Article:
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How to Configure Split DNS

Split DNS is a concept that allows a hostname to resolve to one IP address on the internal network, and
another on the external network. An example is the G/On Server if it is to be used both internally and
externally. If the hostname of the G/On Server is gon.company.com it might resolve to 10.0.0.10 on the
internal network and 80.200.100.10 on the external network. The external IP address will then be Network
Address Translated (NAT) through the firewall to the internal IP address of 10.0.0.10.
Any application client (like Outlook) that uses a hostname to connect to an application server (like
Exchange) must be able to resolve this hostname to the loopback address 127.0.0.2 when connecting
through G/On. This is because G/On uses the loopback interface to direct all traffic through the encrypted
connection between the G/On Client and the G/On Server.

Outlook Client Setup


An example is an Outlook client that connects to an Exchange server using a hostname. If the hostname
is exch01.company.com for user John Doe, the Exchange server settings will look as follows.
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Internal DNS
The resolution of the hostname exch01.company.com to the IP address 10.0.0.101 and the subsequent
connection between the Outlook client and the Exchange server will be accomplished as follows.
Since

Since both the Outlook client and the Exchange server are on the same network, the Outlook client can
easily resolve the hostname exch01.company.com to the correct IP address of 10.0.0.101. This results in
the traffic flow below.
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External DNS
When the Outlook client needs to connect through G/On, the connection can no longer be established
directly to the Exchange server’s internal IP address. Instead, the hostname exch01.company.com should
now resolve to the loopback address the G/On Client is listening on. This requires that the external
Domain Name Server resolves exch01.company.com to 127.0.0.2.
Since

Since the Outlook client and Exchange server no longer are on the same network, the connection is now
established through the connection between the G/On Client and the G/On Server. This results in the
traffic flow below.
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Web Server Access


Another scenario where Split DNS sometimes is needed is Web Server access. If each website is on a
separate web server, then Split DNS is not needed because the URL can be configured to go through the
G/On Client by specifying http://127.0.0.2/
If several websites exists on one web server, it may be necessary to use Split DNS depending on how the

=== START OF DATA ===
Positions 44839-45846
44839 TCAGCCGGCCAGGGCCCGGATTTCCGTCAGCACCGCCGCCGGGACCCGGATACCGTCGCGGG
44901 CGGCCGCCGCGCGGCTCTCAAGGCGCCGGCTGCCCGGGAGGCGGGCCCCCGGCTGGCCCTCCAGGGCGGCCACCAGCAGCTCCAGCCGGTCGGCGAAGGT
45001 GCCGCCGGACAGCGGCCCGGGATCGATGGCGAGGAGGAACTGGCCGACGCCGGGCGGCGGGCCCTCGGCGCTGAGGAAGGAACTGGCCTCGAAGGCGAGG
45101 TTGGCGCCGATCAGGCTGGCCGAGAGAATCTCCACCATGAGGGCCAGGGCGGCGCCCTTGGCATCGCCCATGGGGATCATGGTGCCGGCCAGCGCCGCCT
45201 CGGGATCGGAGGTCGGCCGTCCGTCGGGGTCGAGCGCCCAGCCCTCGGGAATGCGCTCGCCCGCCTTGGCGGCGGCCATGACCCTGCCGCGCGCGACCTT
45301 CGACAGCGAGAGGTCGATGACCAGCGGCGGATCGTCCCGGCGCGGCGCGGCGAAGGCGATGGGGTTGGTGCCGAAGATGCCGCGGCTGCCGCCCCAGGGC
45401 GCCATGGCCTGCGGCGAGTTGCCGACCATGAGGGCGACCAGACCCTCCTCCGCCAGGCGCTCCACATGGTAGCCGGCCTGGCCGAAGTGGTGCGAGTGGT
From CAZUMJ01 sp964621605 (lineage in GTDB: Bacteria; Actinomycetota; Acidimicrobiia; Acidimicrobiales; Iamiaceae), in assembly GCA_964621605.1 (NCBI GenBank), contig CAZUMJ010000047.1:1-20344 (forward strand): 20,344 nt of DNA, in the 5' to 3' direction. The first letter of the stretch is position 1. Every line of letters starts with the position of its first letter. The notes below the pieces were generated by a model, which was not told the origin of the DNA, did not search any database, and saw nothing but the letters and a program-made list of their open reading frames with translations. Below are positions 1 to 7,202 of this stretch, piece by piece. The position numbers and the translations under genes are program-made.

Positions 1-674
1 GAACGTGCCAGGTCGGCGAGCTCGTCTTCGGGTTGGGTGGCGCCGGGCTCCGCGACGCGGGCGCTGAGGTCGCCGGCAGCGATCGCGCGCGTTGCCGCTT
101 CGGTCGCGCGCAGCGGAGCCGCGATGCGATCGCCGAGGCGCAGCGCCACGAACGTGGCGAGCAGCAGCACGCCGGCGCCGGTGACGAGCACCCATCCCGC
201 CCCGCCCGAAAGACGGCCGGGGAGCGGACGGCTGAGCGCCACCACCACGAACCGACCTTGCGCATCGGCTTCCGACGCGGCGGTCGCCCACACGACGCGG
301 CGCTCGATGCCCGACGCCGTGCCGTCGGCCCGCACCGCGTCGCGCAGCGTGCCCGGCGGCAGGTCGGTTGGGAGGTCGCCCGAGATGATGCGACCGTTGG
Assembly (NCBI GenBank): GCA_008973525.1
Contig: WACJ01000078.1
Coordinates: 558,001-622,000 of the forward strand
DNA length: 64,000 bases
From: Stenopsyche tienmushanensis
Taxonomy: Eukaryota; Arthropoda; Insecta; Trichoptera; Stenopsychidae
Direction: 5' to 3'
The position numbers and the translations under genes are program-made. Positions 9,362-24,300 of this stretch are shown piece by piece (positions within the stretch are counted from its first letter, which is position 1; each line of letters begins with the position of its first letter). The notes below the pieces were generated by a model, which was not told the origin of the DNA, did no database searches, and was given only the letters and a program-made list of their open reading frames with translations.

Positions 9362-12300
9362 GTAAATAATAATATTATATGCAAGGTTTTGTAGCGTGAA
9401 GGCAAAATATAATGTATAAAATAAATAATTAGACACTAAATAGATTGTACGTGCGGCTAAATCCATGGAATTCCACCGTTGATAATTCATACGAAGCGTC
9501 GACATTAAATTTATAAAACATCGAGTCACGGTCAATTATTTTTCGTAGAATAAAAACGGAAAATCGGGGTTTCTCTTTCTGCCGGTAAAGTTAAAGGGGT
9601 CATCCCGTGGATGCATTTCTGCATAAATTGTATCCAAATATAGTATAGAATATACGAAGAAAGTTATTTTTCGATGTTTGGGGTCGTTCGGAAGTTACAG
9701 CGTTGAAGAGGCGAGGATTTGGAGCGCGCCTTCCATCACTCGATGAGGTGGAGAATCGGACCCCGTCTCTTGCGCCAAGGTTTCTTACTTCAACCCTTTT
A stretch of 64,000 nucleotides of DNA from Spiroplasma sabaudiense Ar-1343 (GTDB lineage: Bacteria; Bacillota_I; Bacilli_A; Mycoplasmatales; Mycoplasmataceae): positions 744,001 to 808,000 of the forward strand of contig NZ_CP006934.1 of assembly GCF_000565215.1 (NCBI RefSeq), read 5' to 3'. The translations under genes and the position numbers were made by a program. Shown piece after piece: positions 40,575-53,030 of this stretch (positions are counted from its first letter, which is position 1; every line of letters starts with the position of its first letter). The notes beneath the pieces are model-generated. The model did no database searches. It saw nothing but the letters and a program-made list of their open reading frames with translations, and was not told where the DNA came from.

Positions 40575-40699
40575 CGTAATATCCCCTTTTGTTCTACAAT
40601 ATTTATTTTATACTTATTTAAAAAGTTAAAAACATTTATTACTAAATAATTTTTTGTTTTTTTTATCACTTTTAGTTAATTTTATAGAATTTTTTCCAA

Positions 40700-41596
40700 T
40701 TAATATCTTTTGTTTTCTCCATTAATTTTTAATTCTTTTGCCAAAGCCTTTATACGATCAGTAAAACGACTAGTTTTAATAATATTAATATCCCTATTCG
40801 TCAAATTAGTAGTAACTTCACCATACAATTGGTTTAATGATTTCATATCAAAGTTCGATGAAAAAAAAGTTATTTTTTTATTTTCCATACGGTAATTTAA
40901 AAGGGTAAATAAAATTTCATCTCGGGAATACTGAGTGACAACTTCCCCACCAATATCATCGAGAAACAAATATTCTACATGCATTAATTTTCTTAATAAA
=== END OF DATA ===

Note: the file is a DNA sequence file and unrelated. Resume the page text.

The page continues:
web server is configured. If you have the following setup for www.company.com:

Then there are two different ways of accessing these websites either as http://www.company.com/news
or http://news.company.com
In the first scenario, G/On can be configured to connect to http://127.0.0.2/news and Split DNS is not
needed.
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In the second scenario G/On must be configured to connect to http://news.company.com which would
require an external DNS to resolve news.company.com to 127.0.0.2.
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DNS Configuration
In the above examples, the external DNS would be configured as follows:
@ IN SOA company.com. support.isp.com. (
2007042401 ;serial
3600 ;refresh
300 ;retry
3600000 ;expire
86400 ;minimum
)
IN NS ns1.isp.com.
;
gon IN A 80.200.100.10
exch01 IN A 127.0.0.2
www IN A 127.0.0.2
news IN A 127.0.0.2
sales IN A 127.0.0.2
support IN A 127.0.0.2
And the internal DNS would look as follows:
@ IN SOA company.com. root.company.com. (
2007042401 ;serial
3600 ;refresh
300 ;retry
3600000 ;expire
86400 ;minimum
)
IN NS ns1.company.com.
;
gon IN A 10.0.0.10
exch01 IN A 10.0.0.101
www IN A 10.0.0.102
news IN CNAME www
sales IN CNAME www
support IN CNAME www
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Security Concerns
The DNS server should be configured not to divulge the contents of the domain to anyone
except the secondary DNS for the domain. This prevents a potential attacker from dumping
the contents of the domain.

named.conf Example
#

# named.conf file for company.com master server

acl dns-slaves {

80.200.100.6;

80.100.100.3

};

options {

directory "/etc";

allow-transfer { dns-slaves; localhost; };

};

zone "company.com" in {

type master;

file "company.data";

};
zone "100.200.80.in-addr.arpa" in {

type master;

file "company.rev";

};

zone "0.0.127.in-addr.arpa" in {

type master;

file "company.local";

};

Loopback Hacking

Should an attacker manage to find out that the company.com domain contains a host called exch01 and
the attacker decides to scan this server, what really happens is that the attacker will scan his/her own PC
because the returned IP address corresponds to the attacker’s own loopback interface.
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